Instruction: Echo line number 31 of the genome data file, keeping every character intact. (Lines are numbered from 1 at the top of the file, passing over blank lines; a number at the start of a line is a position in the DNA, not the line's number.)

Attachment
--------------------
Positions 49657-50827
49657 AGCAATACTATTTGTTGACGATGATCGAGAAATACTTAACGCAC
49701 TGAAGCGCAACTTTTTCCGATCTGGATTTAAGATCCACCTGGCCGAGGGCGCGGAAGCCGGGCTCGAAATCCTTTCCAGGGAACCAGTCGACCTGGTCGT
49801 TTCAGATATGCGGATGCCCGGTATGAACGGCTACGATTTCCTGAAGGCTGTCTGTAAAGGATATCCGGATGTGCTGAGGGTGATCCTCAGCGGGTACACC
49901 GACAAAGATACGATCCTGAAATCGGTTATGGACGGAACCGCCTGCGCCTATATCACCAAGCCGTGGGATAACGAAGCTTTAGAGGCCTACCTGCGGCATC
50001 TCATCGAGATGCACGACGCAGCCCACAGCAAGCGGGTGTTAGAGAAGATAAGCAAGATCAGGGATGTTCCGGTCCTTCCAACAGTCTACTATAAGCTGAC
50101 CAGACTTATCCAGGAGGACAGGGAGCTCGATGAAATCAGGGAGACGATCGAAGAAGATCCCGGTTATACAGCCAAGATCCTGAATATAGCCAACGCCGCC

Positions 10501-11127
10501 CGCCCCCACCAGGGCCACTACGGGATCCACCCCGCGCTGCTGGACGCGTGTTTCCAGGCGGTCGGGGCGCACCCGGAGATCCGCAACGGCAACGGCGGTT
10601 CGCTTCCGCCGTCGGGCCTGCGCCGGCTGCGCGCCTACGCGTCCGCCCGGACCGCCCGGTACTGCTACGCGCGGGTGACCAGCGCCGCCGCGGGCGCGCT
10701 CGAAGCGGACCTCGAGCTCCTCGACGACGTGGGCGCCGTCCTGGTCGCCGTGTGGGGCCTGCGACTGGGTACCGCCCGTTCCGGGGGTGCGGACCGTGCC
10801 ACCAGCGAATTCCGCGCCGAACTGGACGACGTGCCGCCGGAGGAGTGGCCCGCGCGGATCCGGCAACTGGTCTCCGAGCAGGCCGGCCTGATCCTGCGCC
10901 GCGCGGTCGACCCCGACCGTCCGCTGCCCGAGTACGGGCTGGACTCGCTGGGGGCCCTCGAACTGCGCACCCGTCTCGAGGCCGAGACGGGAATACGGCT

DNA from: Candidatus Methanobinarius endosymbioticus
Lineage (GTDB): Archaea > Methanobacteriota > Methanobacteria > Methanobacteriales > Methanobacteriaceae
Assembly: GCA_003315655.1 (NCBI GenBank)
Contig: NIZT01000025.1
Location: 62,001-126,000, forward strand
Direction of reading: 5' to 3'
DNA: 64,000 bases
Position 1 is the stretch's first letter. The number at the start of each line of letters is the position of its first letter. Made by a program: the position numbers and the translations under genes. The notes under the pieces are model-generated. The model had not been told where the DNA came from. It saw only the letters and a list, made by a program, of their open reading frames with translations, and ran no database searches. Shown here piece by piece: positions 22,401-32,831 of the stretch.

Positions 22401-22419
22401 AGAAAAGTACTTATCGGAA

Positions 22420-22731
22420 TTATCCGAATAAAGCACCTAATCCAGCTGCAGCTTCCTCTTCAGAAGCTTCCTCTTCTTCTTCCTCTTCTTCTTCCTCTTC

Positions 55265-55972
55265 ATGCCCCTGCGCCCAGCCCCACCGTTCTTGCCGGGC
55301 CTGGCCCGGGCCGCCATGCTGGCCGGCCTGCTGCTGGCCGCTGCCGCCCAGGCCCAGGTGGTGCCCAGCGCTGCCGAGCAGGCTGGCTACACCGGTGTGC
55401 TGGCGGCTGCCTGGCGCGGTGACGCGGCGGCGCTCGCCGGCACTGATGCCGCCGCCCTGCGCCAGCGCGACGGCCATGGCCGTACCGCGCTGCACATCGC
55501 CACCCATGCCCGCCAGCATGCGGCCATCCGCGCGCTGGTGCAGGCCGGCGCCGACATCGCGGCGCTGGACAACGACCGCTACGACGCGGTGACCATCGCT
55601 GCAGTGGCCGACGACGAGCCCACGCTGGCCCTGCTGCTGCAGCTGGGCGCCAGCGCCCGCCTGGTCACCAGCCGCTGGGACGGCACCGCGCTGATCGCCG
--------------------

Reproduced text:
55601 GCAGTGGCCGACGACGAGCCCACGCTGGCCCTGCTGCTGCAGCTGGGCGCCAGCGCCCGCCTGGTCACCAGCCGCTGGGACGGCACCGCGCTGATCGCCG